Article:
More on Montessori: The Montessori Mafia


Do you remember when Upcycled Education's Montessori post won "Best of Show?"  If not, click here for a recap of all five best of show winners.  Since you know I am a Montessori advocate, you understand how excited I was reading this Wall Street Journal article on the "Montessori Mafia."  Indeed, many of the 21st century innovators - like Google, Amazon and Wikipedia's founders - are Montessori alumni.

See for yourself in this spirited article.  I am grateful lil O is continuing her Montessori education in elementary school.  Lucky kid.
My best,
Jen

PS - If you want to learn more about Montessori Education, click here for a tidy overview.

2 comments:

  1. This is interesting to me because it seems that some started in Montessori but later moved to traditional learning. Is the opportunity for k-12 montessori limited and more prevalent for pre-school only? I know for a fact the Sergei Brin (Google) did not graduate from a Montessori school but a MD Public High School. Is an early montessori start, say preschool only, enough to foster the mindset and learning styles and capabilities to then apply the theories to the standardly taught lessons, therefore, having a leg-up? I am fascinated by Montessori yet also in fear of it. As I mentioned in class, I was scared for the Montessori student to then go into the real world of college or a job where there are deadlines and you have much less autonomy, and choice over the T's.(Task, time, team). I loved your response how you were betting on her being prepared enough by Montessori to handle any of those pressures.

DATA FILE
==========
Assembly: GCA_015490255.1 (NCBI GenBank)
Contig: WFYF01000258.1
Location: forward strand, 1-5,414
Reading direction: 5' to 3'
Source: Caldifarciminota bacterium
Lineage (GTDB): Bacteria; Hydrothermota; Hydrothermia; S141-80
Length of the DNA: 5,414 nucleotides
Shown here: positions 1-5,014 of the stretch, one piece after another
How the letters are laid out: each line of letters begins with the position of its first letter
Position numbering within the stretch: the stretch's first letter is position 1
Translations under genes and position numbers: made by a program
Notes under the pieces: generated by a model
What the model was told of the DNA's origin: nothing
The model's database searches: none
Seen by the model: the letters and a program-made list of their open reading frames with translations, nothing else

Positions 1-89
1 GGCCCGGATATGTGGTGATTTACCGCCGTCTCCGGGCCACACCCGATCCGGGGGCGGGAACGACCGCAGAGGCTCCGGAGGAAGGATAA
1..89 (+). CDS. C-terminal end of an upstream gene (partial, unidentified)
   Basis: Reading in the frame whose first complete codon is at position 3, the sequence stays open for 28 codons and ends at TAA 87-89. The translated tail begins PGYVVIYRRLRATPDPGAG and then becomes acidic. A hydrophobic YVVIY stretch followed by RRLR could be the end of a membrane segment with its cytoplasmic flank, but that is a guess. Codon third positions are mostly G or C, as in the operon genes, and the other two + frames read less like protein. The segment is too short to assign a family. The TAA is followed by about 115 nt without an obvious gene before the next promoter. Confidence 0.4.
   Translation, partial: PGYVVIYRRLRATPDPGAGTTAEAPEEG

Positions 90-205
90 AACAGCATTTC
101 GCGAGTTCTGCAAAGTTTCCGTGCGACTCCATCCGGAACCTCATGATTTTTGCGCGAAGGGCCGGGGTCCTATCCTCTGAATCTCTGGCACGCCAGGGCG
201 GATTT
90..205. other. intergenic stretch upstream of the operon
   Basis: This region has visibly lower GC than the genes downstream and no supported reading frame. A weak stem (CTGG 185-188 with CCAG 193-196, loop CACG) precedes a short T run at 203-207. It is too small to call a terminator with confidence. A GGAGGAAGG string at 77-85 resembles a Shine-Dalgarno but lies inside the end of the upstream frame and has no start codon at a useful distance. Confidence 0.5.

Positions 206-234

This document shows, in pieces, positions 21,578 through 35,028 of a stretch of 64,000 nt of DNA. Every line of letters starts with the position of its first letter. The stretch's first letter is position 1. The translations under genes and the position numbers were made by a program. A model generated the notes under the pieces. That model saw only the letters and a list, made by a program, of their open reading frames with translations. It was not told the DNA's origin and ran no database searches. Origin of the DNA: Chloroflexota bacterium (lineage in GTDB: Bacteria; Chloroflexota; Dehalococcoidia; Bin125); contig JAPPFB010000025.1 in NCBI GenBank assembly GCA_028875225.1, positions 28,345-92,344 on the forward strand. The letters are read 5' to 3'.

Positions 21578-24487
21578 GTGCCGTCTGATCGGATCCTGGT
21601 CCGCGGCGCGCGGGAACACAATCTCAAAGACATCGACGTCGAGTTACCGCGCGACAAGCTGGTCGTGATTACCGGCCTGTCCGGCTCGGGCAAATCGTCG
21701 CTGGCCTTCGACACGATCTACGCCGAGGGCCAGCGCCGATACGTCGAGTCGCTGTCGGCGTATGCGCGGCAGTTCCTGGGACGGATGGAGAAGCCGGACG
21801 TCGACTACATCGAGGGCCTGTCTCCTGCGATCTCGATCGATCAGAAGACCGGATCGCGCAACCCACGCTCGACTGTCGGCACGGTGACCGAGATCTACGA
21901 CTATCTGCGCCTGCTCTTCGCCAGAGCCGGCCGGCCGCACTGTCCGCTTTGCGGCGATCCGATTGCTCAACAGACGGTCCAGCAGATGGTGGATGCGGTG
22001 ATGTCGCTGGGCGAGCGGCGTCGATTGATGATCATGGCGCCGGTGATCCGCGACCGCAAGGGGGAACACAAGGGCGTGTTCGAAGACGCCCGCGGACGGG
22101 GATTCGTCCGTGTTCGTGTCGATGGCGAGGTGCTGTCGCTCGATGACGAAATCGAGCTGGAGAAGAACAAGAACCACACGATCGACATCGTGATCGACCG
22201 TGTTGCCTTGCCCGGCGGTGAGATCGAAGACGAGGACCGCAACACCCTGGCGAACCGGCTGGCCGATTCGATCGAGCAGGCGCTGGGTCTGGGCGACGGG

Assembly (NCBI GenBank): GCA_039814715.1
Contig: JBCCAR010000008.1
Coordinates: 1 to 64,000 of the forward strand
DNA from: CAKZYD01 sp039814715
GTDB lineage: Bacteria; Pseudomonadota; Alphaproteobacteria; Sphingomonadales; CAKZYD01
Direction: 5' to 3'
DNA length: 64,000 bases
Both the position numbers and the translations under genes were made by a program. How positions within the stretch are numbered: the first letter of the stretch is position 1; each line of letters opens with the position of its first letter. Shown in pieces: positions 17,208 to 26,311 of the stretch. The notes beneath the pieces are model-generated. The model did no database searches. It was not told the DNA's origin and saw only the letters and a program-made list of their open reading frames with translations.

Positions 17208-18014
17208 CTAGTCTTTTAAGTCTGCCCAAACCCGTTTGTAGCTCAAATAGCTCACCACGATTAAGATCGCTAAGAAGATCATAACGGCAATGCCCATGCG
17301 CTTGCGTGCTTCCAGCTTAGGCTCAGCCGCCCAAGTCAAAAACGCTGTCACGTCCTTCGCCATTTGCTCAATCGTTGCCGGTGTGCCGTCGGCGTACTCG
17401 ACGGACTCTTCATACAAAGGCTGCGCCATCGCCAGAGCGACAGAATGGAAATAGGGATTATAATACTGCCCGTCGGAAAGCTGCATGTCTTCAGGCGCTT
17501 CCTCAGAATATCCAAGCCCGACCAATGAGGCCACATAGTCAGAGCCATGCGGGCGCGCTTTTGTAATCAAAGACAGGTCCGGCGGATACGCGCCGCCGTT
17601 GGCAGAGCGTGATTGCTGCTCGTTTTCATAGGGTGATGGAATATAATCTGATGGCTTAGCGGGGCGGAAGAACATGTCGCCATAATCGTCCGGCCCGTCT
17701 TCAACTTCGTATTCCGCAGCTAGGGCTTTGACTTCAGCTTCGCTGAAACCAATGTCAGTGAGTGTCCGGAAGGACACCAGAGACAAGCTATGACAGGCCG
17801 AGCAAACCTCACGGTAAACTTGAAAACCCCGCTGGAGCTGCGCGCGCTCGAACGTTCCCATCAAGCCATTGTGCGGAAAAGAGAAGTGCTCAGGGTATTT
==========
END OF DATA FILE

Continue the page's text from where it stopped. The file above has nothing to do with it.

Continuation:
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  2. Before I read this article (and a few others on Upcycled) and taking Edu 214, I knew nothing of Montessori, but now I'm obsessed. I think having tangible, concrete materials go far to enhance learning. Students with learning disabilities or intellectual disabilities who have difficult with learning abstractly will have the tangible materials helping students to have opportunities for dualism and constructivism. In addition, I love the work stations that help students to work at their own pace and can prevent the focus from falling on a small group of special needs students working together. In addition, the self-motivated learning/thinking would be helpful to any child with special needs, as this will lead them to find "what works'' for them in the classroom. I don't plan on having children for awhile but I know that when I do, they will attend Montessori schools.
    *Carrie S

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